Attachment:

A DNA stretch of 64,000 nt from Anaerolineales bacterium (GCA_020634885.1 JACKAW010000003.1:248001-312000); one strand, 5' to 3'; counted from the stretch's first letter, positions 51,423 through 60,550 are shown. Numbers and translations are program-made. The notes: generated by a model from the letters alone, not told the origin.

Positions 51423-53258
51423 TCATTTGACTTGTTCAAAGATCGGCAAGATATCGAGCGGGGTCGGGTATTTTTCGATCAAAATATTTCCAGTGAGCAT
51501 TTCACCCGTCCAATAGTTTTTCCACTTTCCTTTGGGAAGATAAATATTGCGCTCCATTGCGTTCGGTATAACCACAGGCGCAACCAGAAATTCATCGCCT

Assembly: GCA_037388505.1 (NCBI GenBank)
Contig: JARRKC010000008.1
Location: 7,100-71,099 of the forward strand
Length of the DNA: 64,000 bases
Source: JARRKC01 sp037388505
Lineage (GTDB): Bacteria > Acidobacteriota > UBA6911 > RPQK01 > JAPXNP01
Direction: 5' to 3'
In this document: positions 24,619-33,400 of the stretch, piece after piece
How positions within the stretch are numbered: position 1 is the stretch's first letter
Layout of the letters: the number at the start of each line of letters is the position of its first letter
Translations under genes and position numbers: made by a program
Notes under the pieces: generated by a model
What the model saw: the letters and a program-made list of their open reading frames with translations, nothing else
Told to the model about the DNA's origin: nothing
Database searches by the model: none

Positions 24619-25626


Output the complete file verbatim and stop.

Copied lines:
A DNA stretch of 64,000 nt from Anaerolineales bacterium (GCA_020634885.1 JACKAW010000003.1:248001-312000); one strand, 5' to 3'; counted from the stretch's first letter, positions 51,423 through 60,550 are shown. Numbers and translations are program-made. The notes: generated by a model from the letters alone, not told the origin.

Positions 51423-53258
51423 TCATTTGACTTGTTCAAAGATCGGCAAGATATCGAGCGGGGTCGGGTATTTTTCGATCAAAATATTTCCAGTGAGCAT
51501 TTCACCCGTCCAATAGTTTTTCCACTTTCCTTTGGGAAGATAAATATTGCGCTCCATTGCGTTCGGTATAACCACAGGCGCAACCAGAAATTCATCGCCT

Assembly: GCA_037388505.1 (NCBI GenBank)
Contig: JARRKC010000008.1
Location: 7,100-71,099 of the forward strand
Length of the DNA: 64,000 bases
Source: JARRKC01 sp037388505
Lineage (GTDB): Bacteria > Acidobacteriota > UBA6911 > RPQK01 > JAPXNP01
Direction: 5' to 3'
In this document: positions 24,619-33,400 of the stretch, piece after piece
How positions within the stretch are numbered: position 1 is the stretch's first letter
Layout of the letters: the number at the start of each line of letters is the position of its first letter
Translations under genes and position numbers: made by a program
Notes under the pieces: generated by a model
What the model saw: the letters and a program-made list of their open reading frames with translations, nothing else
Told to the model about the DNA's origin: nothing
Database searches by the model: none

Positions 24619-25626